Thursday, April 26, 2018

Department of Justice On The Job-Fraud,Servitude and American Businesses

04/26/2018 12:00 AM EDT
The president and owner of a Florida pharmacy that was at the center of a massive compounding pharmacy fraud scheme, which impacted private insurance companies, Medicare and TRICARE, was sentenced today to 180 months in prison and ordered to pay $54 million in restitution for his role in the scheme. Six other individuals have previously been sentenced in connection to the scheme, and another is scheduled to be sentenced on Monday, April 30. Various real properties, cars and a 50-foot boat were forfeited as part of the sentencings.
04/26/2018 12:00 AM EDT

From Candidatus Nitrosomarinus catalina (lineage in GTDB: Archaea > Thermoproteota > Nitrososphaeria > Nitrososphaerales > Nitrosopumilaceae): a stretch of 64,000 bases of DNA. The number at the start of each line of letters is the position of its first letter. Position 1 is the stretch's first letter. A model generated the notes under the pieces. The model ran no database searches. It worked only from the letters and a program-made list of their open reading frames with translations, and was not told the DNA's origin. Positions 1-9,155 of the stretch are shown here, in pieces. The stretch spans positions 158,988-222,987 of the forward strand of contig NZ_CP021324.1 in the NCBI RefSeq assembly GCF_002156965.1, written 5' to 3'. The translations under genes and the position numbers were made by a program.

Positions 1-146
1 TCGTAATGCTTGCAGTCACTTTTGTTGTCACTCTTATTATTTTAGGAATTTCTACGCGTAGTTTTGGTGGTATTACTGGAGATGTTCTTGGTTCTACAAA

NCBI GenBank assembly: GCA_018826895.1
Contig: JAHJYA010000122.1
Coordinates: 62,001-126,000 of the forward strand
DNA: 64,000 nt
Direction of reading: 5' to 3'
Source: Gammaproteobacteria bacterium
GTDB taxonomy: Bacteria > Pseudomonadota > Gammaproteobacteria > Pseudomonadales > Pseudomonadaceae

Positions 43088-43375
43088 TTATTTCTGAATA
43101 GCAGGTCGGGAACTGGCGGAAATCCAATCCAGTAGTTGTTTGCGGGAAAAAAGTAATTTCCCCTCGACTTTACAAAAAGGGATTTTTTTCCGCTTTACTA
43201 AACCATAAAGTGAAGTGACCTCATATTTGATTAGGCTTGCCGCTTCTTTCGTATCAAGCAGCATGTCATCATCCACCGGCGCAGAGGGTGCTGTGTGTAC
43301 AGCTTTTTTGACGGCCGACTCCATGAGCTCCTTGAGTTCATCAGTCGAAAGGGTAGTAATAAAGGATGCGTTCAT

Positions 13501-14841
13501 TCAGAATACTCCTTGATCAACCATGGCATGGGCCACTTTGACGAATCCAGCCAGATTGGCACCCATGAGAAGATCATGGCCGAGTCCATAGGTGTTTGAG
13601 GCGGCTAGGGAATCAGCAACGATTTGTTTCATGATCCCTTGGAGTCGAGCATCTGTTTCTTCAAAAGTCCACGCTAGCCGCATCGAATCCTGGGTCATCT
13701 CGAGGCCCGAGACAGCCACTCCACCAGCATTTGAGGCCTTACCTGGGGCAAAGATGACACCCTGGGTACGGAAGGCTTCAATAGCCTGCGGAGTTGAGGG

Mohamed Toure, 57, and Denise Cros-Toure, 57, of Ft. Worth, Texas, appeared today in federal court in the Northern District of Texas on a criminal complaint charging them with forced labor, announced Acting Assistant Attorney General John Gore of the Justice Department’s Civil Rights Division, U.S. Attorney Erin Nealy Cox of the Northern District of Texas, and Special Agent in Charge Michael V. Perkins of the Department of State, Diplomatic Security Services’ Houston Field Office.
04/25/2018 12:00 AM EDT
“Today, we are taking a first step toward freeing American businesses, taxpayers, and consumers from the burden of judgments that no longer protect competition,” said Makan Delrahim, Assistant Attorney General for the Justice Department’s Antitrust Division.  “We will pursue the termination of outdated judgments around the country that presently do little more than clog court dockets, create unnecessary uncertainty for businesses or, in some cases, may actually elicit anti competitive market conditions.”

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